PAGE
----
Panetta asked not to appease Pak before probe over
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Last Updated: Friday, December 02, 2011, 16:32
Washington: Seeking a "thorough and impartial" examination of circumstances that led to the NATO attack which killed 24 Pakistani troops, a key US lawmaker has asked Defence Secretary Leon Panetta not to try to assuage the anger of Islamabad with an apology before the "important" probe into the incident is over.

"As you oversee this important investigation, I urge you to consider the perspective of our troops on the border who cannot shield themselves with the type of political or diplomatic maneuvering employed in Washington and Islamabad.

"For these soldiers, sailors, airmen and marines, the cost of failure or indecision is paid for with their lives," Congressman Mike Coffman, a former Marine Corps, said in a letter to Panetta, which was released to the press yesterday.

If the US troops stationed along the border of Afghanistan and Pakistan come under attack, it should come as no surprise that they defend themselves with military force, as their Rules of Engagement guarantee, he wrote.

Coffman had recently introduced legislation (HR 3115) that would end all US economic aid to Pakistan and suspend all US military aid until the Obama administration can certify to Congress that the government of Pakistan is effectively using the aid against the Taliban and other al Qaeda affiliates that are planning and executing attacks on American targets.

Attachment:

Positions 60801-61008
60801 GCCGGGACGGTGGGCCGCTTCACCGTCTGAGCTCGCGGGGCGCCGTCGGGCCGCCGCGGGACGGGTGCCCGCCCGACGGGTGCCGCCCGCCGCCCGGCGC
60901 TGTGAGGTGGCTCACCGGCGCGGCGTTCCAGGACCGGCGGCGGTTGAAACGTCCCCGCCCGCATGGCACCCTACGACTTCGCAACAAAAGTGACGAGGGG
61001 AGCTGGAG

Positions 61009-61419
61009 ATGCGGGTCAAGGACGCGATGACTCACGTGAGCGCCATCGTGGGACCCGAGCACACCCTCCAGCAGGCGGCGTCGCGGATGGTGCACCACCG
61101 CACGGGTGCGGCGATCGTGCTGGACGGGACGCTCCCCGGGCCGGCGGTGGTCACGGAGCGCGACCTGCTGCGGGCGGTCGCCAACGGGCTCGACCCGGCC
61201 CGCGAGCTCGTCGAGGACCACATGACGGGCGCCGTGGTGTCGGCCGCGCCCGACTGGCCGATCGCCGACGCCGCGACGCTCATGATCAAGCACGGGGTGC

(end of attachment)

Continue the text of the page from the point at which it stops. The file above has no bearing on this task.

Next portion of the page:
"The investigation into events on November 26, 2011 (NATO attack) should acknowledge our important relationship with Pakistan, but it must also not turn a blind eye towards actions of the Pakistani military that may have triggered or contributed to the incident," Coffman said in the letter.

Before the US tries to assuage the anger of Pakistan with an apology, a thorough investigation must be undertaken to determine the exact cause of the incident, he demanded.

"The Chairman of the Joint Chiefs of Staff, General Martin Dempsey, appropriately and respectfully acknowledged this loss of life, but did not offer an apology on behalf of the US government before a full investigation into this matter is conducted," Coffman said in the letter.

"In the course of this investigation, I urge you to continue this approach and support a thorough and impartial examination into the circumstances that precipitated this event and the risk that our military service members face in their duty in this volatile region," he added.

Coffman said that while the US relationship with Pakistan is definitely important to its security goals in the region amid numerous examples of successful coordination the war on terror, he pointed out that "many in Congress are concerned that our security efforts and those of the government of Pakistan are often divergent at best."

He cited the apparent sanctuary slain al Qaeda chief Osama bin Laden had in Abbottabad and alleged instances of Pakistani complicity in attacks on US and Afghan forces by the Haqqani network and support of the Taliban as examples of conflicting efforts by Pakistani government.


First Published: Friday, December 02, 2011, 16:32

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